Psychonomic Bulletin & Review

, Volume 11, Issue 5, pp 826–831

The owl and the pussycat: Gaze cues and visuospatial orienting

  • Susanne Quadflieg
  • Malia F. Mason
  • C. Neil Macrae
Brief Reports

DOI: 10.3758/BF03196708

Cite this article as:
Quadflieg, S., Mason, M.F. & Macrae, C.N. Psychonomic Bulletin & Review (2004) 11: 826. doi:10.3758/BF03196708

Abstract

Recent research has shown that nonpredictive gaze cues trigger reflexive shifts in attention toward the looked-at location. But just how generalizable is this spatial cuing effect? In particular, are people especially tuned to gaze cues provided by conspecifics, or can comparable shifts in visual attention be triggered by other cue providers and directional cues? To investigate these issues, we used a standard cuing paradigm to compare the attentional orienting produced by different cue providers (i.e., animate vs. inanimate) and directional cues (i.e., eyes vs. arrows). The results of three experiments revealed that attentional orienting was insensitive to both the identity of the cue provider and the nature of the triggering cue. However, compared with arrows, gaze cues prompted a general enhancement in the efficiency of processing operations. We consider the implications of these findings for accounts of reflexive visual orienting.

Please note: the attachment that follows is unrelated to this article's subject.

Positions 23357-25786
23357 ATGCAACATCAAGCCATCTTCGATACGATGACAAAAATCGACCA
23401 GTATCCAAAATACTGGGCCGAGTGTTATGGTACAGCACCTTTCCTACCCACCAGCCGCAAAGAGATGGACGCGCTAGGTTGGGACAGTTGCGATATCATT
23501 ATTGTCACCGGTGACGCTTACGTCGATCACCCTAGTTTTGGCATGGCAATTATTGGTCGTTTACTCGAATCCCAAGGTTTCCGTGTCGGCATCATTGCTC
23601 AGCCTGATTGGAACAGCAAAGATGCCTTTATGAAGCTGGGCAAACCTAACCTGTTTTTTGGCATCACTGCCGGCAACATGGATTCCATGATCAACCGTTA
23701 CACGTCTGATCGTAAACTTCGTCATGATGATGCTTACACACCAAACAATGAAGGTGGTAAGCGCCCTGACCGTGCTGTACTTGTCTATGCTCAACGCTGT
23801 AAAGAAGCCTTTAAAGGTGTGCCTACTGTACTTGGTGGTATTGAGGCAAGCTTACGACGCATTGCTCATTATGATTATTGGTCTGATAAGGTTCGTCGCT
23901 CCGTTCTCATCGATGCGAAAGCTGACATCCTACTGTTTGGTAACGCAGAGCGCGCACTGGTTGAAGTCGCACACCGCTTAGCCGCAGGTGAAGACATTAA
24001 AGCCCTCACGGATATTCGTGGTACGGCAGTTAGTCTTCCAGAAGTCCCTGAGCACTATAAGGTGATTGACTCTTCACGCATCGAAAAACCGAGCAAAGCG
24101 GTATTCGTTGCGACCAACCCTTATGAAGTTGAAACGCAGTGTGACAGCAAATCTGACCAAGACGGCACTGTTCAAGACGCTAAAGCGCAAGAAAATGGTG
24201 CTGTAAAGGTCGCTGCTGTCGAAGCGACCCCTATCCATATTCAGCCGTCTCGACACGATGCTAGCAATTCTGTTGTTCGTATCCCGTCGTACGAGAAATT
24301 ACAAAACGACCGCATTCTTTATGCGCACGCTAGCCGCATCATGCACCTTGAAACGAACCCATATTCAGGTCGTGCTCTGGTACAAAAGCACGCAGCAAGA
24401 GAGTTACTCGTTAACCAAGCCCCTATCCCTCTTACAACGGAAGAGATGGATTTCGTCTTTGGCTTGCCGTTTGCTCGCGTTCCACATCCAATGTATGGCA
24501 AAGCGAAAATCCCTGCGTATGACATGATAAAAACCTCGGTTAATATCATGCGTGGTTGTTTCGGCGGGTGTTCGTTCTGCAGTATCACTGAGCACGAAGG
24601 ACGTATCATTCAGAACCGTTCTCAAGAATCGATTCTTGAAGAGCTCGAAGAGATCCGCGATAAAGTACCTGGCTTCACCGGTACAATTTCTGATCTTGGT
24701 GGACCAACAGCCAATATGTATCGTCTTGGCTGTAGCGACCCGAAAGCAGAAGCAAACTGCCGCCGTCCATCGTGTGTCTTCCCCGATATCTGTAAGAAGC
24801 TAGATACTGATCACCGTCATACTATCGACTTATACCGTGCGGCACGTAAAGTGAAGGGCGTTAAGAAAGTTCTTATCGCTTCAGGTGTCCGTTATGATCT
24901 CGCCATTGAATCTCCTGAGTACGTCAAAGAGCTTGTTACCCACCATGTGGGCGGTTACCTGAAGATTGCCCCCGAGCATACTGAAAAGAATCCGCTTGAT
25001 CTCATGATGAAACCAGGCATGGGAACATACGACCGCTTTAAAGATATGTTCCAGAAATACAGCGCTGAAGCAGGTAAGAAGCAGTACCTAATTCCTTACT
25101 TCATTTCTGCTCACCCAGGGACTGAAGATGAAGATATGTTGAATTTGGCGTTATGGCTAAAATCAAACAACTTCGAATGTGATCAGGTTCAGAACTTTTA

Download to read the full article text

Copyright information

© Psychonomic Society, Inc. 2004

Authors and Affiliations

  • Susanne Quadflieg
    • 2
  • Malia F. Mason
    • 2
  • C. Neil Macrae
    • 1
  1. 1.School of PsychologyUniversity of Aberdeen, King’s CollegeAberdeenScotland
  2. 2.Dartmouth CollegeHanoverNew Hampshire